When people think of Valletta, they think of it as being Malta’s capital city. They think of it as a commercial hub with plenty of shops, cafés, bars and cinemas, as well as a cultural hub, with its museums, theatres and many exhibitions. However, how many people think of it as someone’s home? How is Valletta seen from the eyes of a Belti (a Valletta resident, born and raised)?
This is what Belti, an initiative conceived by the Valletta 2018 Foundation as part of their Cultural Programme, addresses – to show people Valletta from the perspective of a resident. In collaboration with St James Cavalier Centre for Creativity, the project sees three animators visiting St Ġorġ Preca College, Valletta Primary School to conduct creative workshops for children (See more here) which will allow children to communicate their experience of living in Valletta as a resident in an artistic way.
These three animators – Antonella Mifsud, Andrew Schembri and Robyn Vella – have tapped into the children’s creativity by encouraging students to create artistic pieces based off their own interpretation of Valletta, their home. “They’ve come up with a lot of interesting ideas about Valletta which we as outsiders would have never imagined,” says Antonella.
“A lot of people who visit Valletta forget that it’s someone’s home. Most think it’s just a shopping centre,” says Robyn. The three have been teaching various artistic techniques to the students, in order to equip them with the means of telling their own story. “It’s a learning experience which is also fun and entertaining. We’ve showed them how things are filmed, how to log shots, how to record sounds, and much more,” explains Andrew.
The activities the children work on include painting a mural, creating a short film, recording sounds, coming up with ideas for traditional Valletta food and working on a colourful float. All these will feature in an exhibit once the project is completed. This may sound like a lot of work, but their parents are more than willing to help their children. For example, one parent works on carnival floats and has already offered to help construct one for the exhibit.
At this stage, production is underway. The children, all around the ages of eight and nine, are very excited to create things and communicate to outsiders what Valletta means to them. I’ve visited the primary school twice so far, once for drama recordings and once for sound recordings and mural painting. During my first visit, drama recordings took place in the school’s chapel. Before entering, stomping and hearty laughter could be heard throughout the corridors. Full of energy, the children entered the room, running and screaming, eager to get to work. With drama recordings, everyone has their own part to play: some children act, others narrate while others record everything on a video camera.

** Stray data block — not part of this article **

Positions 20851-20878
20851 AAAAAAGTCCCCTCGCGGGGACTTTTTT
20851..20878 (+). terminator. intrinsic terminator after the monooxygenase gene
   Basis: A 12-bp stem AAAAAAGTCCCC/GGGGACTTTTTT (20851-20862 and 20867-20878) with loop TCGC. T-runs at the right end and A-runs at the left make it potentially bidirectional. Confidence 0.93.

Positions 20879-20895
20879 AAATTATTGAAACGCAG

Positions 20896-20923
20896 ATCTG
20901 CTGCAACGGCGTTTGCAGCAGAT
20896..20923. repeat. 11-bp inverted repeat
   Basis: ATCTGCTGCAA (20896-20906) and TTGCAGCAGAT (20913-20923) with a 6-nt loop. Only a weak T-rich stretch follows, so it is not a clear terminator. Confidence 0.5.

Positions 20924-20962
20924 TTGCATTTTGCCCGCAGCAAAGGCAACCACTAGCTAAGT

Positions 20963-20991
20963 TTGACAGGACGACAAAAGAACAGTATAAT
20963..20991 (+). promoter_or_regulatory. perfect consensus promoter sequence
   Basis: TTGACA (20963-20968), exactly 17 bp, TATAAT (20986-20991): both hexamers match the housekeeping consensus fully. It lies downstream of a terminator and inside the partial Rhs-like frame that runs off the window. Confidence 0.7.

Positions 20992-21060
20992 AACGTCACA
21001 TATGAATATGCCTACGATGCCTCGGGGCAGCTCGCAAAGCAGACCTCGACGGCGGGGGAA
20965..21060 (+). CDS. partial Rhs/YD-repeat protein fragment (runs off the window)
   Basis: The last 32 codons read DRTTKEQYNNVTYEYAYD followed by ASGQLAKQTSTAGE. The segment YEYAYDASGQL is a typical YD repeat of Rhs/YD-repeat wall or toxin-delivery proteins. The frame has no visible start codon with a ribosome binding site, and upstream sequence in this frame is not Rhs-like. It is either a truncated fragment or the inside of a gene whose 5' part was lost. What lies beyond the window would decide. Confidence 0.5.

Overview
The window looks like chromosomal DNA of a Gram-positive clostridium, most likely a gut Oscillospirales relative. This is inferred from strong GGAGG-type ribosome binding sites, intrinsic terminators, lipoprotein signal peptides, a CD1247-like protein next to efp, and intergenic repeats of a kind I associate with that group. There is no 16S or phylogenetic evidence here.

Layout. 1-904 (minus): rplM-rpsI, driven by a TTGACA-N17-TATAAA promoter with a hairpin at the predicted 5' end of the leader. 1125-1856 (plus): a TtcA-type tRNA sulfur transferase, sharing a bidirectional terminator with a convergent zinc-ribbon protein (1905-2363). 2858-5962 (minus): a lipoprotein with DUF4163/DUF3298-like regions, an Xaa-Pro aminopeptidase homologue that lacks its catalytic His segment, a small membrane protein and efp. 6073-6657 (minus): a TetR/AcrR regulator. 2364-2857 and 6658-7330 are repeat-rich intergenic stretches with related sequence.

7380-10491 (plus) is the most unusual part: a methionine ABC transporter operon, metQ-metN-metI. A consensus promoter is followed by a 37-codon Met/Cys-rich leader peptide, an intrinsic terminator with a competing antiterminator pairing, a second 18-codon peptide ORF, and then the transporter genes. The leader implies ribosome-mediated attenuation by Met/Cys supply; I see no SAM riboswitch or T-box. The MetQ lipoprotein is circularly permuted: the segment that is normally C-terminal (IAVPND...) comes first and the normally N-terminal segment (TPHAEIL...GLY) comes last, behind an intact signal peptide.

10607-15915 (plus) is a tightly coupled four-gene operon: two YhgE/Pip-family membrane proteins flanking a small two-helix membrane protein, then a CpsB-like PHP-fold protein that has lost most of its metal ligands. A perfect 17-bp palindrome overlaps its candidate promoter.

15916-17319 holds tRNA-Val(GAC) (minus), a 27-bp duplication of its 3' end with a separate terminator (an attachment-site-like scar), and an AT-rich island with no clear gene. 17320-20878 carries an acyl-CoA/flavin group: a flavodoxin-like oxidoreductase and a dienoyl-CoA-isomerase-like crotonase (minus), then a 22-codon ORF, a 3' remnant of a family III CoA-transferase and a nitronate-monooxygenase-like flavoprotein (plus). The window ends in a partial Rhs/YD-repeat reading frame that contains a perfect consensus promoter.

“After everything’s filmed, we’ll edit the film ourselves as it’s quite difficult to teach a big class the editing process. It would’ve been doable with a smaller group,” says Antonella. In total, they have about 30 students participating in the Belti initiative.
During my second visit, I accompanied Andrew with 10 students and a teacher around Valletta. We went to different areas around Valletta such as Fort St Elmo and the market place in Merchant Street to record different sounds such as pigeons cooing and flying, the sound of bells from horse-drawn carriages, engines revving, people chatting and monti stalls being dismantled, to mention but a few. Each child had a turn in recording a particular sound. The children then have to select different sounds from the Valletta soundscape to create an audio track which will be played at the exhibition to accompany the drama projections.
Meanwhile, back at the school, paper, paint and crayons were on the agenda with Antonella and Robyn’s groups who are creating the mural. Here, kids were either drawing with crayons on papers, or they were on all fours painting the huge mural sprawled over the floor. The mural, which is a recreation of the map of Valletta, is constructed of the many square blocks where streets intersect. These squares will then be filled with the children’s products of imagination such as drawings and colourful designs.
The exhibition will not only show a different side of Valletta through someone else’s eyes, but it’s also an opportunity for these young creative children to express their talent and showcase their work to the public. The exhibit will be held early in summer before school breaks up for holidays.